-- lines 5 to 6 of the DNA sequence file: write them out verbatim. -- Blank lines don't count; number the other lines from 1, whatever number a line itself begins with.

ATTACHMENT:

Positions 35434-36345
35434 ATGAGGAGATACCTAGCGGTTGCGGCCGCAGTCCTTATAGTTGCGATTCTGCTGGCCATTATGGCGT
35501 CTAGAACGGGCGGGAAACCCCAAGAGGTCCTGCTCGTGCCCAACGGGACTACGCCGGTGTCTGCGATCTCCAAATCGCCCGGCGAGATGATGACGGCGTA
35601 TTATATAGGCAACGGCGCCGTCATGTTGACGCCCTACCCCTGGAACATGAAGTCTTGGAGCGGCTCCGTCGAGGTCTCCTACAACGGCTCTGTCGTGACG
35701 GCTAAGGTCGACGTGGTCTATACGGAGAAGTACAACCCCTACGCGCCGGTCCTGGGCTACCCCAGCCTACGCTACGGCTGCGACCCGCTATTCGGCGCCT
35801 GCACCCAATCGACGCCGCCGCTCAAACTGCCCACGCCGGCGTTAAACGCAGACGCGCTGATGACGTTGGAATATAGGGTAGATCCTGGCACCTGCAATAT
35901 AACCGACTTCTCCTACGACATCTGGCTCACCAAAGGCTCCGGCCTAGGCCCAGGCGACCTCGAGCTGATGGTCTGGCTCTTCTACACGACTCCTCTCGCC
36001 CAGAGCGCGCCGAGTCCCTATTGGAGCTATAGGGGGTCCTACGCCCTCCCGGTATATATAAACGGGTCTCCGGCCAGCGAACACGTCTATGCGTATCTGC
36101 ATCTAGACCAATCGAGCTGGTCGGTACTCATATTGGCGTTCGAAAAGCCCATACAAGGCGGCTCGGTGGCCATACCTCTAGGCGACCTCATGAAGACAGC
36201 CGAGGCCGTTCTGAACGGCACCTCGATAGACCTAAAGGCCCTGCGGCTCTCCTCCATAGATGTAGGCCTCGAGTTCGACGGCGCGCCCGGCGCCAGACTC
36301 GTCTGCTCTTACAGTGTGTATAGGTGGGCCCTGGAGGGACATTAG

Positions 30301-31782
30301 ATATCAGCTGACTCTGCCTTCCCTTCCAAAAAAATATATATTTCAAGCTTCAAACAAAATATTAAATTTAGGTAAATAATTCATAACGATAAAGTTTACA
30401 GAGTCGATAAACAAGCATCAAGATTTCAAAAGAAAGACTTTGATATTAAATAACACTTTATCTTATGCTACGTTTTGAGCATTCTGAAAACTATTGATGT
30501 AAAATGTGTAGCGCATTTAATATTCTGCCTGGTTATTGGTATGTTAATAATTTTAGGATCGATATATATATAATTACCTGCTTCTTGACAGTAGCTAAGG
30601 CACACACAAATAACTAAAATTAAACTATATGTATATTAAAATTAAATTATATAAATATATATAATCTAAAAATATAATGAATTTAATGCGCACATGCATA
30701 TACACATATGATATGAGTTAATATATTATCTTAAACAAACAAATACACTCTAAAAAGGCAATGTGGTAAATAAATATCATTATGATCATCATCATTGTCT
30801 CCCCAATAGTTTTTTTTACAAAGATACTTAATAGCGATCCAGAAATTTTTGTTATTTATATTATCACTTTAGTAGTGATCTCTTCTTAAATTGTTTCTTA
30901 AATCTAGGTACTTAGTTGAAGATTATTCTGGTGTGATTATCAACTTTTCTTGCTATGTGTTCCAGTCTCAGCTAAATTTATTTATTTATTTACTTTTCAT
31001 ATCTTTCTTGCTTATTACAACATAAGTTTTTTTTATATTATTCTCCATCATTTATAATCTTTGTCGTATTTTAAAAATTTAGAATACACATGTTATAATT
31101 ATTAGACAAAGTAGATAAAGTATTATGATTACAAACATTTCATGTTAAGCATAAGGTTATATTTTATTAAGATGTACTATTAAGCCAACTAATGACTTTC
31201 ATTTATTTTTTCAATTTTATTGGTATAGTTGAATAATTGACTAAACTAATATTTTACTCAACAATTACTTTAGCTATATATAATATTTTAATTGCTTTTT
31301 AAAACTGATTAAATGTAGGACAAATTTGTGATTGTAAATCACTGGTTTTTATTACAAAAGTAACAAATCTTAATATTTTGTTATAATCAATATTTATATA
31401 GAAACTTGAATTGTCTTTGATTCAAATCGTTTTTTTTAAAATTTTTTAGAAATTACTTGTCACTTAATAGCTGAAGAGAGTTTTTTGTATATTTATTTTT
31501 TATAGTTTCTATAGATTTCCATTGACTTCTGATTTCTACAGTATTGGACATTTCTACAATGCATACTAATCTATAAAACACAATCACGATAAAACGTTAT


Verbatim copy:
35701 GCTAAGGTCGACGTGGTCTATACGGAGAAGTACAACCCCTACGCGCCGGTCCTGGGCTACCCCAGCCTACGCTACGGCTGCGACCCGCTATTCGGCGCCT
35801 GCACCCAATCGACGCCGCCGCTCAAACTGCCCACGCCGGCGTTAAACGCAGACGCGCTGATGACGTTGGAATATAGGGTAGATCCTGGCACCTGCAATAT